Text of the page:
For Ingrid it was “a very long time waiting there, but when they came home, yes, I was thankful, really thankful. And I think it is important for everyone who misses someone, that they get them identified. It means a lot.”

The civil war in Syria has cost an estimated 500,000 lives. Muhanad Abdul Husn, an engineer from Syria, is working with the ICMP to research the social context of genocide. He himself does not know the fate of friends, colleagues and relatives, and wants to help the families of more than 100,000 persons registered as "missing" in Syria.
Doing our job correctly and getting our work done changes the experience for these traumatized people.
Thomas Parsons, Ph.D., Director of Science and Technology, ICMP

Providing answers. Sooner.

Every day of waiting is a day of uncertainty for those who are missing loved ones. The ICMP therefore sought to improve its technology. In October 2017 it opened a brand new DNA identification laboratory in The Hague that uses the GeneReader NGS System from QIAGEN. Keith Elliott, associate director strategic marketing HID at QIAGEN, says: “Next-generation sequencing is much more suitable for highly degraded samples, and GeneReader offers unique capabilities for exactly that kind of analysis.”

QIAGEN’s GeneReader NGS System covers all steps of the laboratory workflow, from sample extraction to the final DNA analysis. Both partners have developed a dedicated testing panel running on the system specifically designed for applications in human identification.  Parsons says: “With this approach we would be able to make an identification with even a single relative as far distant as first cousin. And this is very much a game changer in some complex disaster victim identification cases or other post-conflict events where it is simply not possible to achieve so many reference samples in order to make the identifications.”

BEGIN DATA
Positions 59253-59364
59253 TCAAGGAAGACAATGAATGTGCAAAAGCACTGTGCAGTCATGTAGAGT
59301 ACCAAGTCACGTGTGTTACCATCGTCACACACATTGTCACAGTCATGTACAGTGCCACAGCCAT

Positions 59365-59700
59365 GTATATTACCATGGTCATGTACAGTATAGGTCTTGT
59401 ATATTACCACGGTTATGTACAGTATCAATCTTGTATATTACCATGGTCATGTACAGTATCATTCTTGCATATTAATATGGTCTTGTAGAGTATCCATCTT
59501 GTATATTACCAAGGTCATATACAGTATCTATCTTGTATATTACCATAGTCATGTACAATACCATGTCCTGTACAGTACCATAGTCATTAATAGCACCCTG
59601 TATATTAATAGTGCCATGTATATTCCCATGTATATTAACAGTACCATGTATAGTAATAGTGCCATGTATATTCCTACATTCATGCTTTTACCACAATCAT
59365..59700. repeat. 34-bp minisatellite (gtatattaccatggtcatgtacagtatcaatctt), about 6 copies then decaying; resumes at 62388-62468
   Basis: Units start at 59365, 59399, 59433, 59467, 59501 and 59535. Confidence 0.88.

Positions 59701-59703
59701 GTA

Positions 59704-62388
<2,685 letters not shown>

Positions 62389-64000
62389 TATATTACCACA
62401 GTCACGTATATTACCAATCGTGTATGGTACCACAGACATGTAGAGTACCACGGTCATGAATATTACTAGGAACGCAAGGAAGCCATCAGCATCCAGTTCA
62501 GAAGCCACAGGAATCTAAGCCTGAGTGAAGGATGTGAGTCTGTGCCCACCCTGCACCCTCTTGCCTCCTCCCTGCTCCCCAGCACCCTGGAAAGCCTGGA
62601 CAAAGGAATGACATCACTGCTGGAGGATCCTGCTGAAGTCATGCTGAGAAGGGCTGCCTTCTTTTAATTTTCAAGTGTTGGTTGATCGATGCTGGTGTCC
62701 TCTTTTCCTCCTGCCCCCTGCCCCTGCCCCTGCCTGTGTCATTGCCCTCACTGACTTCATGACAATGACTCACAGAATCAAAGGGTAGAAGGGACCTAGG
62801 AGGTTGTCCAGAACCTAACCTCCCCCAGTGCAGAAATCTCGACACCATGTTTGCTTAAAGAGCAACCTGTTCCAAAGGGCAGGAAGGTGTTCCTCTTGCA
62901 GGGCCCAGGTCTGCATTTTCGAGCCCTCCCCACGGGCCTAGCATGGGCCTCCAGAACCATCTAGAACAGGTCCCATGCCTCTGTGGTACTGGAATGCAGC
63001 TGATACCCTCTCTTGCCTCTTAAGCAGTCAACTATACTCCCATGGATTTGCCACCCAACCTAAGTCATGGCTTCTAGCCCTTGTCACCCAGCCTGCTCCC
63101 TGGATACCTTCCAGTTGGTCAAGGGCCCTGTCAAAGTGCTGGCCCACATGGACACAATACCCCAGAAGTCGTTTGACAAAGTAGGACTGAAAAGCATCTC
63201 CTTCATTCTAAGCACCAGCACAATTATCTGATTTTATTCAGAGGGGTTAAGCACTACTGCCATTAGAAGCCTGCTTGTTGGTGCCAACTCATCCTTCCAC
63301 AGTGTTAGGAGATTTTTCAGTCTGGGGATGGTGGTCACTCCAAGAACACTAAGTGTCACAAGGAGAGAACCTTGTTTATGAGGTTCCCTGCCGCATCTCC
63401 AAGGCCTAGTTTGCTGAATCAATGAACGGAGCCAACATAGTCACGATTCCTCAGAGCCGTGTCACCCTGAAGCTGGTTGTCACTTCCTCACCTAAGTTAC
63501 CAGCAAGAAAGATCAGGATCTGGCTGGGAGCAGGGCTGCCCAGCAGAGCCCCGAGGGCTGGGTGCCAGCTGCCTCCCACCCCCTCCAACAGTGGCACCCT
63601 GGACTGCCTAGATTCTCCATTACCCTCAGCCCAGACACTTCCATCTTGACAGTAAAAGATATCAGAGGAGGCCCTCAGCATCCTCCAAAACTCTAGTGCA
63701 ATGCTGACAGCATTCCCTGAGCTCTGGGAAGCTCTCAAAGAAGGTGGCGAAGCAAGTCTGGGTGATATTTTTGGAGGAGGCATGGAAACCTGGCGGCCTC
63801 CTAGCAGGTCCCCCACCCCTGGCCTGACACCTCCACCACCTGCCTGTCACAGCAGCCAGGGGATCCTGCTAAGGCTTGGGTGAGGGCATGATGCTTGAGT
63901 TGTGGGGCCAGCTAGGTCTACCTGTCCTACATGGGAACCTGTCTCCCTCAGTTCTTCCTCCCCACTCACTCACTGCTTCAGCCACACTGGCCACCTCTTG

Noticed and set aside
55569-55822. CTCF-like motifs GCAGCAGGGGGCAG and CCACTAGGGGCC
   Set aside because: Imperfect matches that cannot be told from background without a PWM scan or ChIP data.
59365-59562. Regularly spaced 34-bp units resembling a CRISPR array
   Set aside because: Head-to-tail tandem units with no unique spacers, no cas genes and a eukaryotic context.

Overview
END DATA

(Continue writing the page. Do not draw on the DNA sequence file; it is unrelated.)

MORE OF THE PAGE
First study results support this assumption. While previous technologies required a reference sample from a parent, a child or a sibling to verify DNA identities, now a 1st or potentially even a 2nd degree cousin relationship would do. Parsons calls this a “paradigm shift.” And yet another benefit strikes the experts: With the new test method even the smallest DNA fragments can be analyzed, allowing to finally unveil the identity behind old samples from World War II or the armed conflict in Bosnia in the 1990s.

The work of the ICMP in collaboration with QIAGEN can give certainty and help to hold those who are responsible for political crimes accountable. But most of all, it gives all the relatives of missing people the chance to leave the past behind and carry on with their lives.

In Inga’s words: “For me it meant everything I can say. Because I could leave the thoughts and feelings in my head. And when I heard the fact ‘here they are’ and yes, I was even thankful for that. So it’s a very important job they are doing here at the ICMP.”

Dr. Thomas Parsons, Director of the ICMP laboratory
ICMP was created at the 1996 G-7 Summit to address the issue of persons missing as a consequence of the conflicts in the Western Balkans. Supported by QIAGEN with expertise and equipment since 2001, the ICMP has built a state-of-the-art DNA laboratory system for the sole purpose of identifying missing persons. The director of science and technology at ICMP, Thomas Parsons, Ph.D., leads the technical processes of this lab.

July 2019